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UCITS IV and Risk Management in Luxembourg - new circular from CSSF (11/508)

This is a non-official translation from the French original.

Luxembourg, 15 April 2011

To all Luxembourg management companies subject to Chapter 15 of the Law of 17 December 2010 relating to undertakings for collective investment and to SIAGs within the meaning of Article 27 of the Law of 17 December 2010 regarding undertakings for collective investment.

The purpose of this circular is to clarify the main adjustments that each management company currently subject to Chapter 13 of the Law of 20 December 2002 regarding undertakings for collective investment shall comply with in order to comply by 1 July 2011 with Chapter 15 of the Law of 17 December 2010 relating to undertakings for collective investment and CSSF Regulation 10-4 transposing Commission Directive 2010/43/EC of 1 July 2010.

In this context the CSSF requests each management company to submit until 1 June 2011 at the latest an update of its application for authorisation completed with the new requirements under the 2010 Law and the Regulation 10-4.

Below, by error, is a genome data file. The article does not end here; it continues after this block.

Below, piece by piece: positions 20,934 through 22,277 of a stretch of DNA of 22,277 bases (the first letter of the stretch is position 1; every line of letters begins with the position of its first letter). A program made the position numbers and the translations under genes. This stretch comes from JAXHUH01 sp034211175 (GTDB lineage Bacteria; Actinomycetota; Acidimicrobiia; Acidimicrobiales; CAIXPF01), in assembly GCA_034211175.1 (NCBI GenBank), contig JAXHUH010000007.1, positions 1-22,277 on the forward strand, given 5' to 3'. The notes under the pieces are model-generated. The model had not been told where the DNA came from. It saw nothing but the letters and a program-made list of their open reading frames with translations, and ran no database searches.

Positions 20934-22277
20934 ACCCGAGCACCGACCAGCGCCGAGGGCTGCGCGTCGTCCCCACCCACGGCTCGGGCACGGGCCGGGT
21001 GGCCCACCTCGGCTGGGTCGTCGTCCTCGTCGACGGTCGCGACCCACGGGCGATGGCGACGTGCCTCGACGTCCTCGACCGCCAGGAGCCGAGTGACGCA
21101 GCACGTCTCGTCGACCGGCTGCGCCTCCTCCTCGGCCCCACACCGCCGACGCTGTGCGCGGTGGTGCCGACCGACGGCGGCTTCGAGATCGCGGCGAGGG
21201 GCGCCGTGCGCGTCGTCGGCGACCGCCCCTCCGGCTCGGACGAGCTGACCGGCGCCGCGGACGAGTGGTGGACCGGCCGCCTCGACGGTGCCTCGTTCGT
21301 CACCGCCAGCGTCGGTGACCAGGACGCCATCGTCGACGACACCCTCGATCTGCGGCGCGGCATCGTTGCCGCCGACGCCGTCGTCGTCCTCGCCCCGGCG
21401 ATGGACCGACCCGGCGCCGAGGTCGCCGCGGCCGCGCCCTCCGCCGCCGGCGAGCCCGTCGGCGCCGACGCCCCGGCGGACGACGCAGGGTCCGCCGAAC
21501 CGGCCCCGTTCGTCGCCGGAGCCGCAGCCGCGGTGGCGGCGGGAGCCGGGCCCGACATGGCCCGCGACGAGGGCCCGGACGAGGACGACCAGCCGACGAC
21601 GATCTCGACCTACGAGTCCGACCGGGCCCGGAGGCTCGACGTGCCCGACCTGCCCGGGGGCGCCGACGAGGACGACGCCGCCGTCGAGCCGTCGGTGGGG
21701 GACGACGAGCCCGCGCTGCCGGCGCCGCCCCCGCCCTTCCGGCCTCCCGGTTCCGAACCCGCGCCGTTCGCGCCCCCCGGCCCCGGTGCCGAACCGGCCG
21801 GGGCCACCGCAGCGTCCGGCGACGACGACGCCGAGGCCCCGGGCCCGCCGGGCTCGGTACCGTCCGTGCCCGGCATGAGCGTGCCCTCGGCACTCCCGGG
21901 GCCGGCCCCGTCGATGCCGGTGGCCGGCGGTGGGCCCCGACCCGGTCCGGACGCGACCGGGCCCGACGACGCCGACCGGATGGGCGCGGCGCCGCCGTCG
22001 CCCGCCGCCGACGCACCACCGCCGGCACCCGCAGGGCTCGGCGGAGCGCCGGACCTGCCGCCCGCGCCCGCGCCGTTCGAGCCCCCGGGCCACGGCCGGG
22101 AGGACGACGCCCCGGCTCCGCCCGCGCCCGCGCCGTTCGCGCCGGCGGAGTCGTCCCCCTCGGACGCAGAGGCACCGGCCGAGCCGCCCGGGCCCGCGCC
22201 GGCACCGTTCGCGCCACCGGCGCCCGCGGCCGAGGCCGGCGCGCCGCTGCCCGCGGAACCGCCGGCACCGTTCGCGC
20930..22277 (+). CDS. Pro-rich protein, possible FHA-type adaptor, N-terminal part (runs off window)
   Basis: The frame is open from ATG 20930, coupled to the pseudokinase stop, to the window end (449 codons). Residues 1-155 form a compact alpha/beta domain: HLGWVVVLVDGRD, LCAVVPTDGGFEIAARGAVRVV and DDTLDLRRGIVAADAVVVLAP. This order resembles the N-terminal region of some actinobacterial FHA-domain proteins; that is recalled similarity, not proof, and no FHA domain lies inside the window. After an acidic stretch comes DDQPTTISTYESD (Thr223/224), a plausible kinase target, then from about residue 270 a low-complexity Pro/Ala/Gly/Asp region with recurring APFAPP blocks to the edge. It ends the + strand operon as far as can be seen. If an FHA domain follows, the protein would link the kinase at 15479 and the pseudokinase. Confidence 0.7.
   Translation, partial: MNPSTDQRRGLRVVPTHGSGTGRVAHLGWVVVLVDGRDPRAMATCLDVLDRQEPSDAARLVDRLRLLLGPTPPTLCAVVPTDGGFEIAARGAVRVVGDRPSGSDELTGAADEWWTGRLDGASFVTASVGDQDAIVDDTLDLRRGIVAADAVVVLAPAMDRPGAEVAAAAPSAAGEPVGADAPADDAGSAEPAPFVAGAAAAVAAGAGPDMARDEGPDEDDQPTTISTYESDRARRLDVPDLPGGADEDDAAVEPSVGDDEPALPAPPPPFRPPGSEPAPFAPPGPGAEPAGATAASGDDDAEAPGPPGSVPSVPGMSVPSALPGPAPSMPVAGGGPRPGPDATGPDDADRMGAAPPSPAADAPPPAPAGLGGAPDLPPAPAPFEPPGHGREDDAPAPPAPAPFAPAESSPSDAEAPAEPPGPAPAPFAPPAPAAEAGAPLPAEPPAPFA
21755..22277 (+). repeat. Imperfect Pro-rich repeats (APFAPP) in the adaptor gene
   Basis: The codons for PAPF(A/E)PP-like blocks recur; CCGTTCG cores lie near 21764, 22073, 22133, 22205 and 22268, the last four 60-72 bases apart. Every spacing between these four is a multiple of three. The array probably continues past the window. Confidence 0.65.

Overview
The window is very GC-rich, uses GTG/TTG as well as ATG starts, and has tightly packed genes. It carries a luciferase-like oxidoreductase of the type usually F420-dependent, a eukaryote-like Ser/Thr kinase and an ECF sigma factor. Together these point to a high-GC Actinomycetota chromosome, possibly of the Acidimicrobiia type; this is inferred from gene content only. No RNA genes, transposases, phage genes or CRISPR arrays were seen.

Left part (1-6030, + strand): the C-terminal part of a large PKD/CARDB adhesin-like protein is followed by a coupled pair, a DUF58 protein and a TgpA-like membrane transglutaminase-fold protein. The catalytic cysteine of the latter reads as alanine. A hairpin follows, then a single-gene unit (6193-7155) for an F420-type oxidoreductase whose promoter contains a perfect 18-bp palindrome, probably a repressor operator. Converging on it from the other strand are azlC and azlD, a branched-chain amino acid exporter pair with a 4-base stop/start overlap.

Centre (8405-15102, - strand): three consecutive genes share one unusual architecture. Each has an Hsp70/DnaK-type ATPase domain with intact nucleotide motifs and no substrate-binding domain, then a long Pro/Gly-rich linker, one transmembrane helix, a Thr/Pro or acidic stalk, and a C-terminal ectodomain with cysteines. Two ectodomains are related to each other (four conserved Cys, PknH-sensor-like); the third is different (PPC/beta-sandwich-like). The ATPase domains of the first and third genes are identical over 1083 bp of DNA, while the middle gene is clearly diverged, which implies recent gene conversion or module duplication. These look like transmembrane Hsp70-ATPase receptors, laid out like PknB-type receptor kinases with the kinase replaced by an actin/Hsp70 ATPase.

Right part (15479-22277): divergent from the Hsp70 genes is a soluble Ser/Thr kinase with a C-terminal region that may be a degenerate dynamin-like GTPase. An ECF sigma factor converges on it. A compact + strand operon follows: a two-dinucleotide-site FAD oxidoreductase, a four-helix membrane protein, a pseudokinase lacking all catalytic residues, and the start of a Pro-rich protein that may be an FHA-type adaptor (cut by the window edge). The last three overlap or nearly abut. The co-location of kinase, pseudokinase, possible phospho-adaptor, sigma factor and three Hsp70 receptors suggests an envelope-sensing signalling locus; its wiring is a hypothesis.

Tougher Capital Requirements Under Basel III Could Raise The Costs Of Securitization

Table Of Contents

  • Credit Risk: Minimum Regulatory Capital Requirements For Securitization Exposures
  • Credit Risk: Supervisory Haircuts On Securitization Collateral
  • Market Risk: Securitization Exposures
  • The Cost Of Securitization Is Likely To Rise
  • Appendix: Summary of Changes

Tougher Capital Requirements Under Basel III Could Raise The Costs Of Securitization

UK Financial regulation - from Tripartite to ‘Twin-peaks’

Financial Regulation: a preliminary consideration of the Government's proposals
 

The Treasury Committee

Seventh Report of Session 2010-11Lion Door Handle
Volume I

 

asymptotix - identifiable preferably private sector users

 

 

this is a 'be nice to customers' place

 

Default Factor Modelling Blueprints from JAM Analytic Bridge Blog (ABBU)

The Default Factors are 'Probability of..' / 'Loss Given ..' etc etc (there are more spohisticated variants and inverts which can be deployed), alot of people find these difficlult to get their heads around (I sympathize, I did too, at the beginning); and then you have to integrate them into a macro-factor model to estimate risk capital (an oversimplification I know).

The theory of how the financial system created AAA-rated assets out of subprime mortgages

This diagram is from a 2008 IMF report and was included at the Financial Crisis Inquiry Commission website.

The diagram shows how mortgages were combined into pools and rights to the cash flow from these mortgages sold to investors via residential mortgage-backed securities (RMBS). High-risk RMBS securities were purchased by legal entities called collateralized debt obligations (CDO) which issued another layer of securities to investors.